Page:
Between Beer and Books
Located just off the Heinrich Heine Allee U-Bahn station, the Breidenbacher Hof sits in-between Düsseldorf’s old town area (Altstadt) and the city’s main shopping drag, Königsallee, or the Kö for short. Due to the particular season, I find the hotel to be right smack between beer and books.
Naturally, I ask one of the personal service attendants to recommend an appropriate pub to watch soccer. With impeccable English, he directs me to McLaughlin’s on Kurzestrasse and a few others on Hunsrückenstrasse.
Altstadt is known for over 200 bars, restaurants and cafes, so the area is officially called “The Longest Bar in the World.” Cobblestone pathways twist off in every direction, but getting lost is never a problem because the neighborhood, somehow, comes off as not really being that large.
The glorious Rhine sits on one side, while the U-Bahn station marks the other side, providing an easy and compact environs for watching the Alt Beer flow.
As I saunter in, I see that McLaughlin’s provides an English-language broadcast of the World Cup matches and a barmaid with rocking tattoos, which is perfect. Natives and expats alike glue themselves to a few dozen screens. Not for one second do I feel like a stranger.
Coincidentally, I’m also hitting town during Düsseldorf’s famous international book spree on the Kö (Bücherbummel auf der Kö). Each year during the summer, about120 book vendors set up booths along one entire mile of the street. The spree lasts four days and I arrive at a splendid time, as it is the fair’s 25th anniversary.
Ninety-nine percent of the books are in German, of course, but that doesn’t stop me from wandering in and out of what seems like an endless display of many different kinds of reading materials: travel books, antiquarian volumes, dollar bins, history books, essays, computer books and much, much more.
Schneider Goes Spanish
Buried away in the midst of Alt Stadt sits the tiny but bustling little side street of Schneider-Wibbel Gasse, flanked on both sides by Spanish restaurants, each one owned by the now-legendary Primo Lopez. The eateries carry names like El Gitano, Las Tapas, Flamenco, Picasso, and the very first one, applicably, titled, El Amigo Primo Lopez.
Originally from Northern Spain, Lopez emigrated to Germany at age 14, became a dishwasher and slowly worked his way up the entrepreneurial ladder, so to speak. In 1980, he opened El Amigo Primo Lopez at a time when Spanish restaurants and wines were not so common in Germany. Three decades and a restaurant empire later, Schneider-Wibbel Gasse is known as the “Spanish Street.”
As the mythology goes, Schneider Wibbel himself was perhaps the quintessential cunning Rhinelander. A dressmaker and tailor by trade, Wibbel was a notorious prankster who got himself tossed in the slammer for insulting Napoleon.
But somehow he got away with sending his apprentice to go to jail in his place. The apprentice eventually perished in prison and his funeral procession rolled through town with everyone assuming it was actually Schneider Wibbel when it wasn’t. Thus, he became the only person ever to watch his own funeral procession.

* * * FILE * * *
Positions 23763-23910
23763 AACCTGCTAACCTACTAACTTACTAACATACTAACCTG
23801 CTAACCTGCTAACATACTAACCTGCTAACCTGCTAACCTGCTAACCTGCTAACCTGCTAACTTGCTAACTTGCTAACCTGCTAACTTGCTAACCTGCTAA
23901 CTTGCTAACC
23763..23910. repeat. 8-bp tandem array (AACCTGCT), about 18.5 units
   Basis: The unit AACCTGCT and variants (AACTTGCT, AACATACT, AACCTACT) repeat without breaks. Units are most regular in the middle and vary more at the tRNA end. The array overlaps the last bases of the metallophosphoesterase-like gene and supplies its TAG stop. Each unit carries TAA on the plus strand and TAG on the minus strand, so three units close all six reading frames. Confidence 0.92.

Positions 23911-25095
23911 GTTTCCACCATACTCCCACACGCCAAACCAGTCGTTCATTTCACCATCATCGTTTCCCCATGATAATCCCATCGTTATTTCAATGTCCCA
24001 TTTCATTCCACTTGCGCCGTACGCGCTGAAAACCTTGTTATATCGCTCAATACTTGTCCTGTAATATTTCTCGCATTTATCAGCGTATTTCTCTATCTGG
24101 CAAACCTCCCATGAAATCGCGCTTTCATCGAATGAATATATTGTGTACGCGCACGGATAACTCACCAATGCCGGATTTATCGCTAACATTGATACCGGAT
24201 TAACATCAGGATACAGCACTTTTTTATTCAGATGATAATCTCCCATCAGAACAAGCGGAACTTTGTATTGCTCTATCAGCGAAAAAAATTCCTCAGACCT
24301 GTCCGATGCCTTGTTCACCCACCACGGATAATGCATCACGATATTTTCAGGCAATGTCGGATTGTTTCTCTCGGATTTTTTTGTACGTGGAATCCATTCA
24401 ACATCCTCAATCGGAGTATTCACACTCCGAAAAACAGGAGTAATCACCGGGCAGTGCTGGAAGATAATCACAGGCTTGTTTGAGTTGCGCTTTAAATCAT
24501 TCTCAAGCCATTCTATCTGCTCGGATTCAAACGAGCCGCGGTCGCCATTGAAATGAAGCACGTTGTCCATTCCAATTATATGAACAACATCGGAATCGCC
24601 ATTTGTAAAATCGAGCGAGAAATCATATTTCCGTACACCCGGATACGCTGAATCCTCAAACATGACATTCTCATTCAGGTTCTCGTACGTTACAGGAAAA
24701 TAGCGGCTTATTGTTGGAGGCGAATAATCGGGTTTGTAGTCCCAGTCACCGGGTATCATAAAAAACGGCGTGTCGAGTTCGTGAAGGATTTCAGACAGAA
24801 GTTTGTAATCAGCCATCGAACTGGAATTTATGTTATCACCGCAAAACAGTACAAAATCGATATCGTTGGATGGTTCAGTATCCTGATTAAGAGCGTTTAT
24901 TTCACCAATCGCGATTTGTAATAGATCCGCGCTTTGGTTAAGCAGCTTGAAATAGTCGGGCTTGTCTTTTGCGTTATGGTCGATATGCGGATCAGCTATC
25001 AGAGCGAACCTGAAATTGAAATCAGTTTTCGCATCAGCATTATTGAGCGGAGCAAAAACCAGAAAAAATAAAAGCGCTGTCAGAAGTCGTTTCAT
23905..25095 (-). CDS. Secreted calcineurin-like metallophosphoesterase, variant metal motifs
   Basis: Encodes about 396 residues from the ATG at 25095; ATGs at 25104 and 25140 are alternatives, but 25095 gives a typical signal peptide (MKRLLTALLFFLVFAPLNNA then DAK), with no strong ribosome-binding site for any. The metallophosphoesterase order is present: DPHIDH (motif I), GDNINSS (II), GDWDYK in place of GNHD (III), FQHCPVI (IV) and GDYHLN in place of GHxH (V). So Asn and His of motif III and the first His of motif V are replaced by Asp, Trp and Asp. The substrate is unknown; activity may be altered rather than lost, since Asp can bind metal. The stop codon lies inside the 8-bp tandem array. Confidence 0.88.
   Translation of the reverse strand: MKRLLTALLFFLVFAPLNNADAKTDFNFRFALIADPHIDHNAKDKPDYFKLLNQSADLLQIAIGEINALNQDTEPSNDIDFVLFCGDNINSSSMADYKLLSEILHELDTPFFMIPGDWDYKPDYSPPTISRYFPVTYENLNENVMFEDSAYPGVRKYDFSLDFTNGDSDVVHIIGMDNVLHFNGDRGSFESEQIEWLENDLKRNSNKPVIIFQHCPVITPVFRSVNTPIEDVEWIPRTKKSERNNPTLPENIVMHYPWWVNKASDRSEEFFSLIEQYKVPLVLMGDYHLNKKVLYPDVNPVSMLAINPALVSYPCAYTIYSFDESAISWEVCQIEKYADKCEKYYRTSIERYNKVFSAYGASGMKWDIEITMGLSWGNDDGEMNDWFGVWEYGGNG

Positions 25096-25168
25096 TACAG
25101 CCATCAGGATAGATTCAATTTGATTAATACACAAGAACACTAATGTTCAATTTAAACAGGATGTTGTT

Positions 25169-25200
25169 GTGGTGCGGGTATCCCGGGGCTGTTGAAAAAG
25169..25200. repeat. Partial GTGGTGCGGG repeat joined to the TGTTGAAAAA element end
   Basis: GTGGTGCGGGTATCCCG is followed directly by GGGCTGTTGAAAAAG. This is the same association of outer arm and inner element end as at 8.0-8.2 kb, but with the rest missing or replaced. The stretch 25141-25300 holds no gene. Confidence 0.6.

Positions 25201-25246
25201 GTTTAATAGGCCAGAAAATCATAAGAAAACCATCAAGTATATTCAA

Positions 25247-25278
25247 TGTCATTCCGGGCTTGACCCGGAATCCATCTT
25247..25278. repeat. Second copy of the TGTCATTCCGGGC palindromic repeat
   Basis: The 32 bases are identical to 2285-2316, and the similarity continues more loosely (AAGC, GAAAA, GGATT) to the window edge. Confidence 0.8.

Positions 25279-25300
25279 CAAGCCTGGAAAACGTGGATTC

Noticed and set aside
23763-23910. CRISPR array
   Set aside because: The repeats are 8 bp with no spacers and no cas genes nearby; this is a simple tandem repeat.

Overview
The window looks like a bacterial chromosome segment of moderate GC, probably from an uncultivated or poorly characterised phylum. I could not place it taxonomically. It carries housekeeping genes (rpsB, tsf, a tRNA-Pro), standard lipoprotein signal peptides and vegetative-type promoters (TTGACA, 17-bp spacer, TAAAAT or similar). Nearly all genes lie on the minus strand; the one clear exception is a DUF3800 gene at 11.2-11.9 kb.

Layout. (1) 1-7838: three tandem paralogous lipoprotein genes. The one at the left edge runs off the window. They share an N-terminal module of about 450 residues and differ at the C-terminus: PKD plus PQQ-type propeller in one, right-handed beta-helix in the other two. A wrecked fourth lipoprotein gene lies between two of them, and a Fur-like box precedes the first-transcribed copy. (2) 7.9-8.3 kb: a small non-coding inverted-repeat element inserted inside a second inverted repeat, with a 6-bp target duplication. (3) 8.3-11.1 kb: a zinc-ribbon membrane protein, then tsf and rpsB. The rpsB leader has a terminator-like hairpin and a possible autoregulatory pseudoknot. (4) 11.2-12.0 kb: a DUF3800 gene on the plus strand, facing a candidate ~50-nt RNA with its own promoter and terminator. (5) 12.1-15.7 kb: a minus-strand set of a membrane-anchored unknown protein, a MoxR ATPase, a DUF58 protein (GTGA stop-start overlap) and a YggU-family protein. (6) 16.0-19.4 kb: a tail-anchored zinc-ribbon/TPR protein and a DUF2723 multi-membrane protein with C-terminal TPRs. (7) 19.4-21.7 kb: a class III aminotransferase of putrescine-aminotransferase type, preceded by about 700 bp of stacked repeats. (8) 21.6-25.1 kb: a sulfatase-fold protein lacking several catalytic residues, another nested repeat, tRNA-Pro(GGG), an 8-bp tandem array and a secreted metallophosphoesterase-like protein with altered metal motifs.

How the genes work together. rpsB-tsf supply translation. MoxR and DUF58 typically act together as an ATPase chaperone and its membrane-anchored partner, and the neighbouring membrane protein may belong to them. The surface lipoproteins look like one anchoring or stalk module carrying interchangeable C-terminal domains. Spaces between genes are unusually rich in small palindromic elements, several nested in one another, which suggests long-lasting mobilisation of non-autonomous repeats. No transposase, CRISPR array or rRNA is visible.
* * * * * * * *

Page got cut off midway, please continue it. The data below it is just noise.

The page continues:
To this day, Wibbel is immortalized not just by the street, but also by a clock monument, in which a figure emerges five times a day to play the glockenspiel. Tourists battle it out in the streets to snap photos of the miniature man who appears from behind a pair of shutters.
The Media Harbor, or MedienHafen, is perhaps the ultimate scenario in which to end any journey through the Düsseldorf streets. Following Renate’s advice, I ponderously amble from Altstadt, the old Düsseldorf, all the way to the Media Harbor, the new Düsseldorf. Making my way down the street that follows the Rhine, I walk underneath the Rhine Knee Bridge and eventually emerge at the Media Harbor.
It is here that the Canadian-American architect Frank O. Gehry designed three buildings in the late ‘90s that have since become Düsseldorf landmarks. Looking almost like they were plopped down from outer space, each one features idiosyncratic fluid surfaces and crackpot window arrangements. Gehry butted heads with the city on the entire project, but somehow managed to surmount the traditional German rules to erect these gorgeous creatures. They appear not from the same reality as the surrounding landscape.
Years ago, the Düsseldorf harbor area was a dilapidated industrial wasteland of abandoned warehouses, facades and silos. Unlike most municipalities, Düsseldorf decided to retain and creatively incorporate facets of the old industrial wreckage into the new postmodern cityscape.
Today the harbor area is a beautifully incongruous hodgepodge of old and new, pleasing both the chic nouveau urbanites as well as those of us who revel in thrown-away industrial badlands. That’s one big high-five for Düsseldorf, I say.
Most tourists wouldn’t automatically place Düsseldorf on their radar, as it holds much less weight than the larger German cities. But that’s OK. As I conclude my free-improv explorations through the city, I come right back to something Renate said more than once: “We have everything that any other city has. But just a little bit less.”
Düsseldorf International Book Fair (in German)
Düsseldorf Media Harbor (in German)
Renate Morton, contractor, Düsseldorf Marketing & Tourism
Gary Singh is a freelance journalist who surfaces most often in San Jose, California.